Despite the name, wardriving has little to do with war. Wardriving is the act of searching for wireless networks by a person in a moving vehicle, using a portable computer, smartphone or personal digital assistant.
The term wardriving was coined by American security expert Peter Shipley about 10 years ago and refers to the practice of driving around looking for wireless networks to get online access without paying for it. There are members of the wardriving community who go on networks to see what is available and if your wireless network is unsecured, they can see everything you and your guests are doing online.
Unprotected or unsecured wireless networks are easy to infiltrate and hack. Criminals can then either take over the connection and commit fraud online or steal the personal details of the owner. This is the next step in identity fraud. You may as well put your and your guests’ bank account details, passwords and personal details on a billboard on the side of the road.
Businesses are being advised to take responsibility of their Internet networks and secure them from people ‘sitting out the front’ freeloading off their Internet access. Not only can your Internet access be used up leaving your hotel or resort with no or limited access until your next quota kicks in, but it has been known that some businesses’ wireless Internet has been hacked and used to commit data theft, stalking and other serious crimes such as downloading child exploitation material. You and your guests do not want to become suspects in a serious crime or possibly losing your or their life savings or having your or their identity stolen.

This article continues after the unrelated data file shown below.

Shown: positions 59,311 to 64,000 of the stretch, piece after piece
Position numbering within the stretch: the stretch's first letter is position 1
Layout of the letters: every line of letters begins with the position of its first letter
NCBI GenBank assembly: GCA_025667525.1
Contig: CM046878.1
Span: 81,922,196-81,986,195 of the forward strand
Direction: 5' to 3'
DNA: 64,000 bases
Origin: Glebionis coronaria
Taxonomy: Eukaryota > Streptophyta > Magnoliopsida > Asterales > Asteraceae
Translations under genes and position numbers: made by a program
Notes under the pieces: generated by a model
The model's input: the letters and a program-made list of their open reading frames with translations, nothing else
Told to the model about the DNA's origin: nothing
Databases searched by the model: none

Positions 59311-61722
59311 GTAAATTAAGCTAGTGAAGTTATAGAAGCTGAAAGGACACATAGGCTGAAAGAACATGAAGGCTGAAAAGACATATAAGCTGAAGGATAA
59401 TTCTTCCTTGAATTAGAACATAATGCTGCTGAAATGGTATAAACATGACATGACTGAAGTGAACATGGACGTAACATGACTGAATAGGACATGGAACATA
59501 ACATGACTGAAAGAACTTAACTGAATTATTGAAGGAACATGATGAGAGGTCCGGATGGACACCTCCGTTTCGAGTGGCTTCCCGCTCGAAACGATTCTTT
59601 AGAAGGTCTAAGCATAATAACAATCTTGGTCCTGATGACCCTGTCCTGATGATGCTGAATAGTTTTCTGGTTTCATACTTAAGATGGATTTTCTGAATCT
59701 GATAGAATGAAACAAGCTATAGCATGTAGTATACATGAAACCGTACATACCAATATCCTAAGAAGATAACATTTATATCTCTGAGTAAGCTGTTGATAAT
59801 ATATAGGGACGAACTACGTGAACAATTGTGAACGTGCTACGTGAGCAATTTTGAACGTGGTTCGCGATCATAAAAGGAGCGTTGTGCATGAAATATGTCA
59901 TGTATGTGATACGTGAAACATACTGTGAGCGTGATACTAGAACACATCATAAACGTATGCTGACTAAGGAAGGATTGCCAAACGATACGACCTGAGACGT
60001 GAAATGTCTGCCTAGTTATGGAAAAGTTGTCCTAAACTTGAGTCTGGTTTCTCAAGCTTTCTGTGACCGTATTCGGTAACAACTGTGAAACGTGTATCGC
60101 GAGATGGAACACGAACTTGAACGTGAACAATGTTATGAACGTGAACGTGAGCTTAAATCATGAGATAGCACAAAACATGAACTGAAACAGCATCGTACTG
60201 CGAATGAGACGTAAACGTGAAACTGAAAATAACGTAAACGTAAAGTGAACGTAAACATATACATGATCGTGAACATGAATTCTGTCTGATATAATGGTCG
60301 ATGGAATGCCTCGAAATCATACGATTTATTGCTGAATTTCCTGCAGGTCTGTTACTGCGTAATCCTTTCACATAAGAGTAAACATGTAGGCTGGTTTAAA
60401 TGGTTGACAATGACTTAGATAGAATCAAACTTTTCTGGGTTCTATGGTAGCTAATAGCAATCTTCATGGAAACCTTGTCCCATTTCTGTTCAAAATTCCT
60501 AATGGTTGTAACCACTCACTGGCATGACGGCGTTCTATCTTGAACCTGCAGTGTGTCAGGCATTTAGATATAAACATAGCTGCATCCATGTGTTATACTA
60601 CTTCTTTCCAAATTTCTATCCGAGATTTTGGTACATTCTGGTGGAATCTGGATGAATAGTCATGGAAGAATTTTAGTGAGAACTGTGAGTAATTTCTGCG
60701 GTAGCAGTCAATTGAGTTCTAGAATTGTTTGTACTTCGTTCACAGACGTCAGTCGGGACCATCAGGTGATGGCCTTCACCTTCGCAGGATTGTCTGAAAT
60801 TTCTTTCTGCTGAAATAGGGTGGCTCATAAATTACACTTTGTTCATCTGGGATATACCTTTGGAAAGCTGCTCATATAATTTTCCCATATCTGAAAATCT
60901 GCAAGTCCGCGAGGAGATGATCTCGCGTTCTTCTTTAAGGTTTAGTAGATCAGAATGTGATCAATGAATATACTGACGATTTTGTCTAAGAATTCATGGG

The law that covers accessing wireless connections is not always clear cut. It is always against the law to intercept communications; however the legality of downloading data on an open wireless connection is a grey area.
Australian law does not cover using a neighbouring resorts or household’s wireless network to connect to the Internet without their permission. Anything that people do over your Internet connection looks like it is coming from your resort or hotel. If you do something illegal that raises the attention of the Australian Federal Police or even copyright owners – for example, if people are connecting to your unsecured network and downloading music and movies – that becomes attached to your IP address and that’s traceable through your Internet service provider to your account and you can be prosecuted.
Some resorts and hotels don’t mind how much data their guests download as they may be on an “unlimited” data download/upload plan. In Australia most plans have some type of cap. I suggest you read the fine print of your contract and terms and conditions. Be careful of unlimited plans that “throttle” your network after a certain amount of usage. The provider doesn’t cut off your Internet; they just slow the speed of your Internet to dial up virtually making it impossible and very slow for any usage. You still have access that is “unlimited”; however it is painful for you and your guests to use.
Statistics show that 20% – 30% of wireless networks are not secured at all and many others have security that is easily bypassed. People get a kick out of being where they’re not supposed to be and how far they go with that depends entirely on what class of hacker they fall into. The malicious attack can see people’s bank account details stolen or trying to destroy computers and planting viruses in your network.
The biggest problem that people are unaware of is that out of the box most wireless networks are not secure at all. They’re broadcasting every communication over the network in plain text to anyone who wants to listen.
You need to manage your Internet network, both wireless and wired. Giving your customers unlimited access is your prerogative but knowing who is using your network is your responsibility. You work hard to build and establish your resort or hotel’s reputation and it can be taken away so easily by one person accessing your insecure network.
Cost effective and easy to set up solutions are available.
Time Out Internet